Will You Keep Your New Year Resolution?

If you are like many American’s, you’ve probably set a New Year resolution.  Unfortunately, for most, that New Year resolution comes and goes without much effort being put into it and without any real long-term strategy put in place. People simply say “I’m going to…” and then four weeks later have completely forgotten about the resolution they set for themselves.  In an effort to keep you on track, here are some key strategies to use so you can achieve your New Year resolution this year.

1. Be Realistic

The last thing you want to do when you set a New Year resolution is make it impossible and set yourself up for failure before you even get started.  If you have a weight loss goal, don’t make it unreachable such as losing 50 pounds in one month – that’s not attainable.  If it’s work-related, don’t say you want to make $100,000 each moth when right now you’re only making $3,000.

You need to be realistic with your New Year resolution.  The fastest way to give up and quit something is by making the end-goal impossible to achieve. Sure, would people like to lose 50 pounds each month or make $100,000 per month?  Absolutely.  Will that become a reality for most? Unfortunately, no.

There’s nothing wrong with making “baby goals” that are fairly simple.  What you can do is set a lofty long-term goal and then have a bunch of smaller short-term goals that will lead you down the path of achieving your bigger goal.

2. KISS Method

Too many people like to overcomplicate things.  There’s no reason for it.  Why would you want to make things harder on yourself?  Look, there’s nothing wrong with pushing yourself but in the end, you don’t want to shoot yourself in the foot and give up.  Keep it simple.

When you make your New Year resolution, make sure it is something you can fit into your lifestyle and manage/maintain.  One example of how people completely fail during this process is by completely changing their nutrition.  Have you ever tried a diet?  Maybe one where it had you remove either all carbohydrates or fat?  How did that work out? Not so well, eh? that’s because it doesn’t fit into your lifestyle.  No one can say they’ll never eat a simple carbohydrate again.  Or they’ll never have fat in their diet again (can you imagine a life without Nuts ‘N More spread?  No way!).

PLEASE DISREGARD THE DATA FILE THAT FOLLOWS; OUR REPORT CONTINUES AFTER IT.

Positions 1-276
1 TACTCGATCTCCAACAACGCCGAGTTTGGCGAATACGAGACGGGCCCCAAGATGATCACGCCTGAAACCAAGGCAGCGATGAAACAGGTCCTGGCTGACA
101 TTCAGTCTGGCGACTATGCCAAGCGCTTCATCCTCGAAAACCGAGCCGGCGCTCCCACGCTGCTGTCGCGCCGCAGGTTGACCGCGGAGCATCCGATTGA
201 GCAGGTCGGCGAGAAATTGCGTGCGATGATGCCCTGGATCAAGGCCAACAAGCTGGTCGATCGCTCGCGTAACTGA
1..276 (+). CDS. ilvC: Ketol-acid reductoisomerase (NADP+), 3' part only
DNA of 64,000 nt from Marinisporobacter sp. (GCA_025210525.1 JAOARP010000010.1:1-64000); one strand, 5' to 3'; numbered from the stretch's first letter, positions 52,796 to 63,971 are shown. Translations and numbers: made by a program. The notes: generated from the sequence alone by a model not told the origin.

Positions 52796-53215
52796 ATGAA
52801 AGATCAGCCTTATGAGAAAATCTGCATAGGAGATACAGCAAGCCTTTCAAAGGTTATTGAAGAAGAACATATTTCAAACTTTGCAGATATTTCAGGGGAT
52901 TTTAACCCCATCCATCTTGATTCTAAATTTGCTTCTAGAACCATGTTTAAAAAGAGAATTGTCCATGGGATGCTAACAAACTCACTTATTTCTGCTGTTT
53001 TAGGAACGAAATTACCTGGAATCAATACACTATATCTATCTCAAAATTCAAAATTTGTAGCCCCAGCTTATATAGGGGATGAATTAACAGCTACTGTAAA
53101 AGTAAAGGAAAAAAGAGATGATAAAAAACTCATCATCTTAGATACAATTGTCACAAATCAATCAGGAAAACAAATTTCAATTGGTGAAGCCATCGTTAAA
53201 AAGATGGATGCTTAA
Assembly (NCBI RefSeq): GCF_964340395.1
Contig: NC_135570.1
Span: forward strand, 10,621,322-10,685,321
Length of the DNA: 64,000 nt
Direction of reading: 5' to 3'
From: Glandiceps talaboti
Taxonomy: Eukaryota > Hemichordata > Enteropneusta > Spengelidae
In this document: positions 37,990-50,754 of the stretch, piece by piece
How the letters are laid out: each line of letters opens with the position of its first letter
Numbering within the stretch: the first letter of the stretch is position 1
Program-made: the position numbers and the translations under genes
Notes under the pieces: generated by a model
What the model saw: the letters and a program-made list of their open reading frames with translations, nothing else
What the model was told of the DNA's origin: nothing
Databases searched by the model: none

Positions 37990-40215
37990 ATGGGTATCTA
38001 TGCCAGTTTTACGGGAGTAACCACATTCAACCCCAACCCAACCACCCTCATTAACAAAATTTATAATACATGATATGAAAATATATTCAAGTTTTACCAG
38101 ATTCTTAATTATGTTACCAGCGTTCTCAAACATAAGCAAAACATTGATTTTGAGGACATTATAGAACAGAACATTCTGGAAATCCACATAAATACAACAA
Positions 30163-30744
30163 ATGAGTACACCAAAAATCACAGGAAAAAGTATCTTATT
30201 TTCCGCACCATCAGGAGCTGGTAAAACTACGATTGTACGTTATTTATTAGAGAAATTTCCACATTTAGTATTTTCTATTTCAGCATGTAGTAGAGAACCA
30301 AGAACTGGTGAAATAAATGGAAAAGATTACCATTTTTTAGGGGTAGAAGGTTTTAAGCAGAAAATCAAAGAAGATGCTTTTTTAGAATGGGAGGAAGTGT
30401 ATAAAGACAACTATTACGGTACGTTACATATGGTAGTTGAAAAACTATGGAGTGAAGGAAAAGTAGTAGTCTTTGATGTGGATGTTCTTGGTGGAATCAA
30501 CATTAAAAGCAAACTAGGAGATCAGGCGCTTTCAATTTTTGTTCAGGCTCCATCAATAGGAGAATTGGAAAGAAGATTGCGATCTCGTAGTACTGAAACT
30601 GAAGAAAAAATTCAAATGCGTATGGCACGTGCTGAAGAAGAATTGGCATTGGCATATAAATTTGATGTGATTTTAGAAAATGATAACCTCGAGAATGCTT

Something else many people do is try to achieve several of their goals all at once.  This becomes quite the juggling act.  Focus on one New Year resolution at a time and as you reach one, move onto the next.

3. Have a Measurable Time frame

Anyone can set a goal without a time frame.  But those same people will probably never reach their New Year resolution goals.  Having a time frame is your barometer for success.  It’s what helps keep you on track and motivated to keep pushing forward.  Use a diary or your calendar to schedule parts of your resolution to ensure they get done in a timely manner.

If you are trying to lose weight, use a diary or your calendar to insert your workout schedule for the week and lay down your time frame moving forward.  Your best bet is to put your workouts directly in your calendar so you never have an excuse that something came up and you can’t exercise.  By writing it all down in a diary or calendar, you are able to evaluate if you are holding true to your word that you want to achieve a certain goal by following certain steps (such as exercising multiple times each week).

4. Get a Support Team in Place

A support team is a great way to hold yourself accountable because if you don’t do it, you know your team will.  With the right team surrounding you, there are no excuses.  You have appointed them to help you see your New Year resolution through to the end.  If you start to slip, they are there to encourage you to stand back up, brush yourself off, and get back to work.

Find friends or family members who are supportive and honest.  You don’t want a team who will let you get complacent because they don’t want to hurt your feelings.  You want people who will tell you the truth and hold you accountable for your actions (or lack thereof).   Explain to them what you expect of them in order to help keep you on track.  Call it “tough love” if you want.  But having that team around you will give you the support you need when you start to waiver and aren’t sure if you can keep going.

Article Courtesy Of Matt Weik